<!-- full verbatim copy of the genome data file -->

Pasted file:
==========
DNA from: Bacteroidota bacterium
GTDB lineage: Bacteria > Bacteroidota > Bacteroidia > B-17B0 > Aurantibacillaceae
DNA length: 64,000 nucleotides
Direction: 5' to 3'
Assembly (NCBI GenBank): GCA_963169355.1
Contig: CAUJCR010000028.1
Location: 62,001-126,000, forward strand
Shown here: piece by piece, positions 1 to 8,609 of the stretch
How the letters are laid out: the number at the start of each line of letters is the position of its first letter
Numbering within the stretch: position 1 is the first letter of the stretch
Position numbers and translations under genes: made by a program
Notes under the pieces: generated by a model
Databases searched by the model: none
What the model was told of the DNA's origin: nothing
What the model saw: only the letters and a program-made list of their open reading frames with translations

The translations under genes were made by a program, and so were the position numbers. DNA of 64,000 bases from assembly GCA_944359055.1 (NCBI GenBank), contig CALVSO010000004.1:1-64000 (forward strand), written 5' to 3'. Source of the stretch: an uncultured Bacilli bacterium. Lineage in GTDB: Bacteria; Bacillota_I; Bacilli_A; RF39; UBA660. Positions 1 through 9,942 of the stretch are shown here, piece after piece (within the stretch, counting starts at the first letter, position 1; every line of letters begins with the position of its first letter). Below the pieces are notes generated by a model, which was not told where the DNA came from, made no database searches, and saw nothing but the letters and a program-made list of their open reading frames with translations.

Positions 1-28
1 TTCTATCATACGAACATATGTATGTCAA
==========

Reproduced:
DNA from: Bacteroidota bacterium
GTDB lineage: Bacteria > Bacteroidota > Bacteroidia > B-17B0 > Aurantibacillaceae
DNA length: 64,000 nucleotides
Direction: 5' to 3'
Assembly (NCBI GenBank): GCA_963169355.1
Contig: CAUJCR010000028.1
Location: 62,001-126,000, forward strand
Shown here: piece by piece, positions 1 to 8,609 of the stretch
How the letters are laid out: the number at the start of each line of letters is the position of its first letter
Numbering within the stretch: position 1 is the first letter of the stretch
Position numbers and translations under genes: made by a program
Notes under the pieces: generated by a model
Databases searched by the model: none
What the model was told of the DNA's origin: nothing
What the model saw: only the letters and a program-made list of their open reading frames with translations

The translations under genes were made by a program, and so were the position numbers. DNA of 64,000 bases from assembly GCA_944359055.1 (NCBI GenBank), contig CALVSO010000004.1:1-64000 (forward strand), written 5' to 3'. Source of the stretch: an uncultured Bacilli bacterium. Lineage in GTDB: Bacteria; Bacillota_I; Bacilli_A; RF39; UBA660. Positions 1 through 9,942 of the stretch are shown here, piece after piece (within the stretch, counting starts at the first letter, position 1; every line of letters begins with the position of its first letter). Below the pieces are notes generated by a model, which was not told where the DNA came from, made no database searches, and saw nothing but the letters and a program-made list of their open reading frames with translations.

Positions 1-28
1 TTCTATCATACGAACATATGTATGTCAA